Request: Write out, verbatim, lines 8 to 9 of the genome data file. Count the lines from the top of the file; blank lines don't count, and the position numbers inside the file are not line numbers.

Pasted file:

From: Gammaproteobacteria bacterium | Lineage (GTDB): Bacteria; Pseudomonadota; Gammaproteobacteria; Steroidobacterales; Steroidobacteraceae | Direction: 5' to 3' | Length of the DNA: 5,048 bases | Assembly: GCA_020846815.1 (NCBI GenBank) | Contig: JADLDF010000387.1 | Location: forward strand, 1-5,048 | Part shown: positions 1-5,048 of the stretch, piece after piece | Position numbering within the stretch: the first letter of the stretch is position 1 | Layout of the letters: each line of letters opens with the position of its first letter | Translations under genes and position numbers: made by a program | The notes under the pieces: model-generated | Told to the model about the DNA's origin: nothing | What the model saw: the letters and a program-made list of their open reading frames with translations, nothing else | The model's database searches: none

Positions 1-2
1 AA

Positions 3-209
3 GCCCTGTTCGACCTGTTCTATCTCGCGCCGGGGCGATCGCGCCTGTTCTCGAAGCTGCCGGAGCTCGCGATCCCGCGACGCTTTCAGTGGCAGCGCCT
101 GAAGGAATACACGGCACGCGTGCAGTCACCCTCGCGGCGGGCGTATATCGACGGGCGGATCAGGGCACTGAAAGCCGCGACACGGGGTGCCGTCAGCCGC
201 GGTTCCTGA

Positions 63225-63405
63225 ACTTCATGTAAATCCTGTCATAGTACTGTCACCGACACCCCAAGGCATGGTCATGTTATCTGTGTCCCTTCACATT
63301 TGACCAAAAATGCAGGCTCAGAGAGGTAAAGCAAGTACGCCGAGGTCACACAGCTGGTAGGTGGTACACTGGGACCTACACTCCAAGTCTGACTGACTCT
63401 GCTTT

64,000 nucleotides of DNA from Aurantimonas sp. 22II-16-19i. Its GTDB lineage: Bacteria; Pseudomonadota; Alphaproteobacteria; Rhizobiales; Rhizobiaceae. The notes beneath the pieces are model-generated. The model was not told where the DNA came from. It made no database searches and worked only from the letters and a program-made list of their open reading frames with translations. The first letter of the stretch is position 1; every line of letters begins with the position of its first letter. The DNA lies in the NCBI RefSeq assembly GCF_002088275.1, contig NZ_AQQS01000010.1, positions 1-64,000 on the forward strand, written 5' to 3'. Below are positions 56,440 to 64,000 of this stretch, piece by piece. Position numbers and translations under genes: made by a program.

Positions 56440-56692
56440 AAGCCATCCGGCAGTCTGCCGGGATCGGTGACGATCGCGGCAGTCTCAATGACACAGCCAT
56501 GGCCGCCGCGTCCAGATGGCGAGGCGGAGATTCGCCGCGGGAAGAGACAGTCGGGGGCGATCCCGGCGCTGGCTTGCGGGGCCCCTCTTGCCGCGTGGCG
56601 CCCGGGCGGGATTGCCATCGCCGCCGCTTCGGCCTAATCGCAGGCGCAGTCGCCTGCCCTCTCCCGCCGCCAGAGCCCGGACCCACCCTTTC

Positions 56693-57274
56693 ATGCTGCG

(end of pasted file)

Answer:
Positions 63225-63405
63225 ACTTCATGTAAATCCTGTCATAGTACTGTCACCGACACCCCAAGGCATGGTCATGTTATCTGTGTCCCTTCACATT